TALKING GARDENING with DOUG – ‘Tis the Pruning Season


Thanksgiving is here so now is the time to concentrate on decorating your home for the upcoming Christmas season.  Finding the right materials to decorate for the holidays is as easy as taking a stroll through your gardens.  Personally, I find it so rewarding to use some of my own landscape plants as a source of greenery.  Cutting your own greenery as needed is about as fresh as it gets.

We have now had a good hard freeze and a killing frost that has helped, finally, send our plants, especially evergreen plants, into dormancy for the next few months.

So, it is a good time to do some “selective” pruning of your shrubs and trees.  Realize that I am using the word “selective” when I talk about pruning evergreens this time of year.  Heavy pruning should be done in late winter and early spring.  Light shaping or trimming can be done now.

Did you know that some of our beloved evergreen plants that are used for holiday trimmings have an interesting history?  The ancient Romans used holly and laurel branches as symbols of friendship.  In medieval England, Holly was kept in the home or on the person to protect against witchcraft.  In Germany, Holly was a church decoration that was taken home to ward off lightning.  A Christmas wreath made of evergreens is another decoration that comes from Europe – the evergreen branches symbolize eternal life, while the circular shape is the emblem of eternity.

Using some of your own evergreen clippings for holiday decorating can be fun and exciting.  Here are some favorite plants to “selectively” prune at this time:


A Richmond favorite to use with all decorations.  Tip pruning and thinning out can be done now.  Boxwood can develop too much density and have internal problems if sheared too often.


Another favorite with all decorations.  Hollies offer beautiful glossy green or variegated leaves and red berries.


Small clippings from the ends of such plans as Blue Spruce, Canadian hemlock, Deodora cedar, Gold Mop cypress, and junipers can add color and texture to any arrangement.


Nandina Domestica has beautiful red and green foliage with large clusters of red berries.

Heat and dry air shorten the life of all cut greens.  To ensure that fresh greenery last through the holiday season, keep the cuttings cool and moist as long as possible, preferably with the cut ends in a continuous supply of water.  I will use an Oasis as the support for arrangements in containers as it holds moisture around the cut ends.  Another idea is to apply Wilt Proof to your cuttings in order to extend the life of greenery.  Wilt Proof is an anti-transpirant wax that will coat your greens, helping to retain moisture.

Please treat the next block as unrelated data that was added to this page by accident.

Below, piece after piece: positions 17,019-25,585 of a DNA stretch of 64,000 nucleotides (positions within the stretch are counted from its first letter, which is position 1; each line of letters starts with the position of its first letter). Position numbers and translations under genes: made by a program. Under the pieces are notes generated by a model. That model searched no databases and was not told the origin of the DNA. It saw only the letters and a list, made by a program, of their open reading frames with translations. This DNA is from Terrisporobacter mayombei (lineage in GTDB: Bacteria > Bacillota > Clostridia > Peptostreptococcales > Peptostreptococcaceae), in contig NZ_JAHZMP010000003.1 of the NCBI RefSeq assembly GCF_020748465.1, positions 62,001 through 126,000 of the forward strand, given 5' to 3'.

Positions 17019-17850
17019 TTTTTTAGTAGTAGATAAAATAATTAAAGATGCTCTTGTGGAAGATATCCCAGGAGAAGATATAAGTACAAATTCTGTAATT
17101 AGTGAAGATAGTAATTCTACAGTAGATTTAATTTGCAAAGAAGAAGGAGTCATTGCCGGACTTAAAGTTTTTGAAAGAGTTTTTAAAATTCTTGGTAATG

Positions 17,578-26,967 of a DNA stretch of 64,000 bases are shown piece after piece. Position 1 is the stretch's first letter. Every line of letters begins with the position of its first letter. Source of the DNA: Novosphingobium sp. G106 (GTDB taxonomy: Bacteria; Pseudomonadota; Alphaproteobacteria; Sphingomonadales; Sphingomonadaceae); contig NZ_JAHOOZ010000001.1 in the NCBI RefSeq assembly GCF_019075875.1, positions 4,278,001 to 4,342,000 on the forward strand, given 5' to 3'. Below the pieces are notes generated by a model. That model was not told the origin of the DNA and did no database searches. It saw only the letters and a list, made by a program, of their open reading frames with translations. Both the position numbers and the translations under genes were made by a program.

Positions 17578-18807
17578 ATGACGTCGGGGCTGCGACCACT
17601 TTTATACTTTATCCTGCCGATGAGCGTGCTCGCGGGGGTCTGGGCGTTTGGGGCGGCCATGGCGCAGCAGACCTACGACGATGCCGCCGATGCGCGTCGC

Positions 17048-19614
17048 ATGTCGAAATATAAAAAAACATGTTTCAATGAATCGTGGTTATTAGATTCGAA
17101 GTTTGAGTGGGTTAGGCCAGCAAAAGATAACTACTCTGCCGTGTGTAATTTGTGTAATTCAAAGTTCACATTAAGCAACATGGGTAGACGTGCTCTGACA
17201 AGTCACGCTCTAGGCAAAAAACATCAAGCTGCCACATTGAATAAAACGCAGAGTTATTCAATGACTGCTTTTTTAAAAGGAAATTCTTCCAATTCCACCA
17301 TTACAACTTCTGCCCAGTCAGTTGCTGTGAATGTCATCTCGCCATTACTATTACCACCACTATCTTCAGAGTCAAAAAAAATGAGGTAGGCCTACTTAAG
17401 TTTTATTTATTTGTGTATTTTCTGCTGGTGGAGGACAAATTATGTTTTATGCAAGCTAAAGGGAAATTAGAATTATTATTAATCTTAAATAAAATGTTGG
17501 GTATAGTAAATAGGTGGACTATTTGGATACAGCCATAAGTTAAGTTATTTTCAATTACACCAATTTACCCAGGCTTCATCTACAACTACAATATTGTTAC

Another important tip:  avoid placing fresh cuttings directly on furniture.  Use a cloth under your arrangements to prevent sap from taking the finish off of wood surfaces.

Yet another important tip:  Don’t throw away your Christmas greens or cut tree after the holidays.  Cut greenery and branches from the tree can be layered on your perennial beds for an instant, loose mulch.  These cuttings are easily removed in the spring and then added to a compost pile.

Enjoy your holidays.  And, enjoy the self-satisfaction of using some of your own landscape plants for trimmings during this special time.


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2 thoughts on “TALKING GARDENING with DOUG – ‘Tis the Pruning Season”

  1. Thanks. Doug. A great memory for me is making Christmas wreath every year with my dad in Southern California. He was a great gardner. As was his English mother. We trimmed evergreens and just spontaneously started building, decorating with little balls, etc. I learned that gathering and creating is a joy!

    • Pam,
      Thank you for sharing this memory with all of us of you with your dad making arrangements. I do it every year. And, years ago I had my two sons assist and create.
      Great memories. Happy Holidays, Doug

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